Title III, Section 3001 would direct the Secretary of the Interior, in consultation with appropriate State historic preservation officers, State historical societies, and other appropriate organizations, to conduct a study of the suitability and feasibility of establishing the Northern Neck National Heritage Area in the Commonwealth of Virginia to evaluate if it meets the criteria for heritage area designation. The Secretary would be required to submit a report to Congress, no later than three years after funds are made available, on the findings, conclusions, and recommendations of the study. The Department supports enactment of this title, however, we believe that any funding requested should be directed first toward completing previously authorized studies.
Title IV, Section 4006 would amend the Erie Canalway National Heritage Corridor Act (Title VIII of Appendix D of Public Law 106-554) with several changes to improve the operation of the federal commission. The Department supports these amendments.
Title V, Section 5001 states that it is the sense of Congress that the Federal Government should not fund a national heritage area in perpetuity. As outlined in the Administration's legislative proposal, and as included in S. 278 as reported by the Senate Energy and Natural Resources Committee, it is our expectation that heritage areas should work toward self-sufficiency with federal funding through the National Park Service limited to a 15-year period. The Department concurs with this provision.
Title VI, Section 6001 states that all designated and future designated lands within any natural heritage area for which funding is provided under this Act shall be exclusively governed by relevant State and local laws regarding hunting, fishing, and the possession or use of a weapon, trap, or net. Relevant State and local laws already apply to lands within a national heritage area and the majority of recently designated heritage areas include a provision in the authorizing legislation that state that nothing in a heritage area's designation diminishes the authority of the State to manage fish and wildlife including the regulation of fishing and hunting within the heritage area. However, the Department is concerned that there are federal lands within national heritage areas, including units of the National Park System, that do not allow hunting, fishing, trapping, or other wildlife harvesting activities. Under Departmental regulations, the National Park Service is already required to consult with State agencies on certain fish and wildlife management actions within national park units. We would recommend that the section be amended to exempt federal lands within national heritage areas from this requirement and we recommend that the reference be changed to "national" heritage areas to reflect the correct name of these areas.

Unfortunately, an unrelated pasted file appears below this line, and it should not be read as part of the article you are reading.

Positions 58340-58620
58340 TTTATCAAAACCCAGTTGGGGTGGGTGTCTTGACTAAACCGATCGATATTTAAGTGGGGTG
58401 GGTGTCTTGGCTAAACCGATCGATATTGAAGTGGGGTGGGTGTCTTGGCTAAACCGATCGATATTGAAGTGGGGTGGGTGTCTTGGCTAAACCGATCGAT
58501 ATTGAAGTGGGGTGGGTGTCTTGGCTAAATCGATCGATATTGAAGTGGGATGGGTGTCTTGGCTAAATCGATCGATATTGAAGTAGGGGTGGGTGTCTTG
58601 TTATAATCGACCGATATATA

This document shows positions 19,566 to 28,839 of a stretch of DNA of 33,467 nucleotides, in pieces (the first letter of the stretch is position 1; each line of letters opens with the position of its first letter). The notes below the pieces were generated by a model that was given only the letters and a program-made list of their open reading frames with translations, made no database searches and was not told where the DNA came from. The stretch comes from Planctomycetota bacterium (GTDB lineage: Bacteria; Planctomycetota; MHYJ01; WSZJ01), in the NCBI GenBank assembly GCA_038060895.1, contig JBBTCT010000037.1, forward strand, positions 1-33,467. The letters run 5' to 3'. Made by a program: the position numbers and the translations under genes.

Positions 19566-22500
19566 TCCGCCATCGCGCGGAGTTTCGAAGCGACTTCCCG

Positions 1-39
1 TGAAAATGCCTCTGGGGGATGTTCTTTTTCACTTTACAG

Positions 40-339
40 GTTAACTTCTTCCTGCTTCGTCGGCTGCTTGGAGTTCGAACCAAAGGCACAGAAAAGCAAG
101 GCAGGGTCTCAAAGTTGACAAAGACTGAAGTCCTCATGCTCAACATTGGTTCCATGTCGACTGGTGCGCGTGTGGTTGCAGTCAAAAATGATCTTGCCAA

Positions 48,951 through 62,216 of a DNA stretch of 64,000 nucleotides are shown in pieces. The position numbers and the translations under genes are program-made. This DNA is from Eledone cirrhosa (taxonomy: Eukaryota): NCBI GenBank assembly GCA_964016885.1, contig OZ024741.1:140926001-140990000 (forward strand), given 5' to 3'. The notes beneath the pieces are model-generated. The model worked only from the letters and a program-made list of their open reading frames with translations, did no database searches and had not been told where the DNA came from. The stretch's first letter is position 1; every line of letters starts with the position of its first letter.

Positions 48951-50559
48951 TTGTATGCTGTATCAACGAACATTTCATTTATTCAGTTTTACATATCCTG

Finally, we would like to work with the committee on amending this bill to include an additional title that would make a technical amendment to the John H. Chafee Blackstone River Valley National Heritage Corridor Act (Public Law 99-647) to allow ex officio or delegates of commission members to attend commission meetings on behalf of the State officials who sit on the commission. This is a standard provision in most recently established federal commissions, but was not included in the Act establishing the John H. Chafee Blackstone River Valley National Heritage Corridor, and this oversight has hampered the work of the commission.
Mr. Chairman, that concludes my testimony and I am prepared to answer any questions that you or other members of the committee might have at this time.